Serbia: Media Reform in Limbo

The Serbian authorities have not fulfilled their pledge to reform the country's media.

Serbia: Media Reform in Limbo

The Serbian authorities have not fulfilled their pledge to reform the country's media.

Friday, 23 November, 2001

One of the most immediate results of the overthrow of Slobodan Milosevic was the opening up of state and quasi-state broadcasters and print media to representatives of the former opposition and NGO sector. But high hopes that this would usher forth a period of professional, objective journalism, free of political influence, have proven to be overly optimistic.

A year after the revolution, it appears that the media has changed little. Even more worrisome is the suspicion that this is due to a conscious determination on the part of the new political establishment to retain certain mechanisms of control exploited by former Yugoslav president Slobodan Milosevic.

The legal framework governing the media remains basically in place. The post-Milosevic authorities did immediately halt implementation of the infamous 1998 Serbian Public Information Act. Many of its articles have either been declared unconstitutional and repealed. The Serbian information ministry was also abolished and a moratorium on the allocation of new broadcasting licences was declared.

NGOs, media and journalist associations began work on drafting new media regulations - the Public Broadcasting Act and Public Information Law. Representatives of the new government hailed the beginning of this process but, with the exception of the federal telecommunications minister, did not wholeheartedly engage in it.

The abolition of the federal telecommunications ministry following the fall of the federal government in July 2001, meant the fate of the bills and other documents remains uncertain.

While the new authorities initially pledged their support for the reforms, they were clearly uneasy about adopting the new regulations, particularly handing over control of them to an independent regulatory body.

So far the authorities have merely abolished some of the most unpopular Milosevic-era media laws but they have stubbornly avoided introducing new legislation which would limit their influence over the running of the Serbian media.

In the telecommunications and broadcasting spheres, for instance, all they've done is abolish subscription fees for the state broadcaster, previously appended to electricity bills. There have been no audits of business dealings by the quasi-state media, which amassed a fortune under Milosevic's rule.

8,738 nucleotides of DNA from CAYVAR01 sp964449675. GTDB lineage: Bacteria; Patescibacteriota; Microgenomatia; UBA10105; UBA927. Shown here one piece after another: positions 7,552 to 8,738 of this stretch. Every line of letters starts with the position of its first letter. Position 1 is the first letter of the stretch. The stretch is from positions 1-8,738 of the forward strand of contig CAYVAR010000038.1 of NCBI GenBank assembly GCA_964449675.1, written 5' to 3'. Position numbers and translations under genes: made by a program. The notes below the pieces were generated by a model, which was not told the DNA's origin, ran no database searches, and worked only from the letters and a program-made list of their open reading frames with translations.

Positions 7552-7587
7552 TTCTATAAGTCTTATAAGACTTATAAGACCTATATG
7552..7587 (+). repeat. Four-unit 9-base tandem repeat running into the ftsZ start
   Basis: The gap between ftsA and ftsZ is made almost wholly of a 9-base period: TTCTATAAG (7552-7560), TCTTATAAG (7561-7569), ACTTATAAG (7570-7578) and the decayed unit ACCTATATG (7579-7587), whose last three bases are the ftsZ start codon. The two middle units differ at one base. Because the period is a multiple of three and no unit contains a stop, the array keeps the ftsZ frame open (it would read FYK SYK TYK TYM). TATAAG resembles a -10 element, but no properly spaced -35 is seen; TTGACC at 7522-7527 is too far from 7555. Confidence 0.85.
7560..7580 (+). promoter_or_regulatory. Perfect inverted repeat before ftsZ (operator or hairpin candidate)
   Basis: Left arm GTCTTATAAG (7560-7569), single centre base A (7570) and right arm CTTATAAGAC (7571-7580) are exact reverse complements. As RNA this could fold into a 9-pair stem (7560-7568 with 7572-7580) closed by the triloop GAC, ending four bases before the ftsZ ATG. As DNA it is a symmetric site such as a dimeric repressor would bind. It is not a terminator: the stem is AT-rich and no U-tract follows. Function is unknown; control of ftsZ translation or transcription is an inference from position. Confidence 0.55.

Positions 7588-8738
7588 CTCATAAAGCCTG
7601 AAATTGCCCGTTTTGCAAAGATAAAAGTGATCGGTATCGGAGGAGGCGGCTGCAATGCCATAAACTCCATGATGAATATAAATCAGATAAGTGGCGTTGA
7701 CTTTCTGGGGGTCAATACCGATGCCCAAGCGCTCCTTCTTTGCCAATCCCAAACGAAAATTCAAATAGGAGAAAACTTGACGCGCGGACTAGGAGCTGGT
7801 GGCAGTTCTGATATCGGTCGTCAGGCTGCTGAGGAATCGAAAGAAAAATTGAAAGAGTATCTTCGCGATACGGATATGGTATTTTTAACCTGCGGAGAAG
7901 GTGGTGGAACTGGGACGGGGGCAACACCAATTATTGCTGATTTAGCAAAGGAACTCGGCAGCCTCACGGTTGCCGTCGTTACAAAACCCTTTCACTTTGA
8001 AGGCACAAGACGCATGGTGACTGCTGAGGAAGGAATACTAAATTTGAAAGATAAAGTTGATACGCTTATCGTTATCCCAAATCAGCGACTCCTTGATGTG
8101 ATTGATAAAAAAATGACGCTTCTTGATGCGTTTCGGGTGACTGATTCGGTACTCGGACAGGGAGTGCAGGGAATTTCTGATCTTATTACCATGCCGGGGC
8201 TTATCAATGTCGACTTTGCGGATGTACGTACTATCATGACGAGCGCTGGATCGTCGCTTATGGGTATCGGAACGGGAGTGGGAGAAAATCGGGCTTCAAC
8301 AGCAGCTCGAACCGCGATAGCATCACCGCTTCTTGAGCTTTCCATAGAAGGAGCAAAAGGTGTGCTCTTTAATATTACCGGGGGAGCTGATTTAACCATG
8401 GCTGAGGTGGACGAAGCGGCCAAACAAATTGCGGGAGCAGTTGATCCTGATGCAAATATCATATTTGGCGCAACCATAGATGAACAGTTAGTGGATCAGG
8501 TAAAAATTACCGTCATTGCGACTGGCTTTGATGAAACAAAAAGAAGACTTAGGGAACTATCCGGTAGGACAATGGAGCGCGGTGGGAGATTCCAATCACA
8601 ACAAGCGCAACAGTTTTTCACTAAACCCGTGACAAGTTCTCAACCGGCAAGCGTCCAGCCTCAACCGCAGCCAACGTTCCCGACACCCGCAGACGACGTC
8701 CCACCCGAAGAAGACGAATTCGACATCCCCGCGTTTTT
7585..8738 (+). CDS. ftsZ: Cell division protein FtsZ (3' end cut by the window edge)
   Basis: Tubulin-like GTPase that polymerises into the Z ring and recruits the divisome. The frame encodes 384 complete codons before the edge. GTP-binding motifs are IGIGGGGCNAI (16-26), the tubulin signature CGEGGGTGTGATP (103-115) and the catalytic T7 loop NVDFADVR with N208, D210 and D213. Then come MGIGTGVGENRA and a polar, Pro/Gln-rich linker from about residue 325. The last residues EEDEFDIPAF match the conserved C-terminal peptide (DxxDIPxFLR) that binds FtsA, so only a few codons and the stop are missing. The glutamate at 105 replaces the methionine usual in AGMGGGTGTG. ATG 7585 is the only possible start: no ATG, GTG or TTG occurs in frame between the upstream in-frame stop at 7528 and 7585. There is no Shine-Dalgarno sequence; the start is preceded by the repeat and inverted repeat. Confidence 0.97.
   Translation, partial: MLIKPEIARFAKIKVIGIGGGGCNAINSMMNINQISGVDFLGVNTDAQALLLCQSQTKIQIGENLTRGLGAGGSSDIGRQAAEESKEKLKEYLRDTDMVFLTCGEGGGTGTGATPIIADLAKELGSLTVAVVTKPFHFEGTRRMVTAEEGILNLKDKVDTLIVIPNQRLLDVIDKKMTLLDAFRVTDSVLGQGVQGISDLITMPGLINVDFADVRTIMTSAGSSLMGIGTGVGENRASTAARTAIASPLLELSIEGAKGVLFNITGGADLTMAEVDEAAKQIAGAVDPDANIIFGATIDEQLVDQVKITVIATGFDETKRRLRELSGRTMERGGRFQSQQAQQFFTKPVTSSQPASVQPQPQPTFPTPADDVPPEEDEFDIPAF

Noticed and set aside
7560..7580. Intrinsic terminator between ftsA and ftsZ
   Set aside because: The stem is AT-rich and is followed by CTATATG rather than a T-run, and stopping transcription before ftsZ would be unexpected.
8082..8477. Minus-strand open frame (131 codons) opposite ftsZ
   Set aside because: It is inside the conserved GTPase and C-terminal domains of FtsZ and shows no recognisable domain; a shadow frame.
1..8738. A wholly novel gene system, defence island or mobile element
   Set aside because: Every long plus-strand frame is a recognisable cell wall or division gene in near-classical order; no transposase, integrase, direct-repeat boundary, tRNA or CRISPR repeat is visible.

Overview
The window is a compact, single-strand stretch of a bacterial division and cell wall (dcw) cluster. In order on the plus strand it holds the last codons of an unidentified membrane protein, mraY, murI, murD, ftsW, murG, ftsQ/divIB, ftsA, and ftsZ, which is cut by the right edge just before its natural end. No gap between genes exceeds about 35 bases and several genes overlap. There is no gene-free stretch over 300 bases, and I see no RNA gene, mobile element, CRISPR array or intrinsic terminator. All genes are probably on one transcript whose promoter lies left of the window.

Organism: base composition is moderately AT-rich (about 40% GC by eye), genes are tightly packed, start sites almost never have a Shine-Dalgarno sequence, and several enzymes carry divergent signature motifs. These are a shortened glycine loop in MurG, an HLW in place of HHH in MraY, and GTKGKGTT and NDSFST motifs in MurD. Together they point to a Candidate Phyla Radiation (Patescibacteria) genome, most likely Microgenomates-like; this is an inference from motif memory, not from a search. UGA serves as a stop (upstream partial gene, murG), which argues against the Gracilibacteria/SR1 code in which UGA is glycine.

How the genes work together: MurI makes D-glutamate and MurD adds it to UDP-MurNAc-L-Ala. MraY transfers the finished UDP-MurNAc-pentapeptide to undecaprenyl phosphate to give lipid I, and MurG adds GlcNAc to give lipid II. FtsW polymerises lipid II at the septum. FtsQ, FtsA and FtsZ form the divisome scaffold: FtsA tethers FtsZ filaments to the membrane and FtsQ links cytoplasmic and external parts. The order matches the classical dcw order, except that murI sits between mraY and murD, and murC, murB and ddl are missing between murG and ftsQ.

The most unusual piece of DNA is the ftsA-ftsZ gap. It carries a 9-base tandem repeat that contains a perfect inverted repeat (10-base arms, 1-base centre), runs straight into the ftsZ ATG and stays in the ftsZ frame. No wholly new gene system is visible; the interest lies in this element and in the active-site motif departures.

All this combines to create a state of affairs extremely unfavourable, above all, for the independent media which, despite the former regime's repression, contributed enormously to bringing about political change.

The abolition of the information ministry, although advantageous to the democratic image of the Serbian government, has created a situation whereby no member of the government is under an obligation to deal with the reform of the media.

The moratorium on frequency allocations in effect froze that state of affairs inherited on October 5, 2000. Broadcasters granted licenses by Milosevic retained all their privileges, while the independent media, viciously targeted by the former regime, received no allowances to redress injustices suffered at the hands of the former president's henchmen.

Confiscated equipment has been returned to some stations, but not to the majority of independent broadcasters.

Broadcasters denied licences in the Milosevic era have remained pirate stations. Others granted licenses covering small areas struggle on, but their access to advertising revenue is extremely restricted given their limited geographical reach.

Milosevic-era media moguls have on the other hand retained their nationwide licenses and have moved closer to the new political leadership. They have thereby held onto the lion's share of the advertising revenues and bolstered their position by buying rights to popular foreign TV shows.

Delays in introducing public competition for broadcasting licenses and failure to adopt a new public broadcasting act has made it impossible for independent broadcasters to plan ahead.

The situation at Radio Television Serbia, RTS, is apparently worse now than immediately after the changes of October 2000. Once again there are signs of intensifying political pressure on the station and its editors.

In July 2001, Milorad Petrovic, editor of the RTS central information programme, Dnevnik 2, resigned claiming he had been put under enormous pressure by some ruling political parties. Attempts to recruit an editor-in-chief for RTS information programming was stopped after the general manager failed to propose a single candidate out of those who had applied.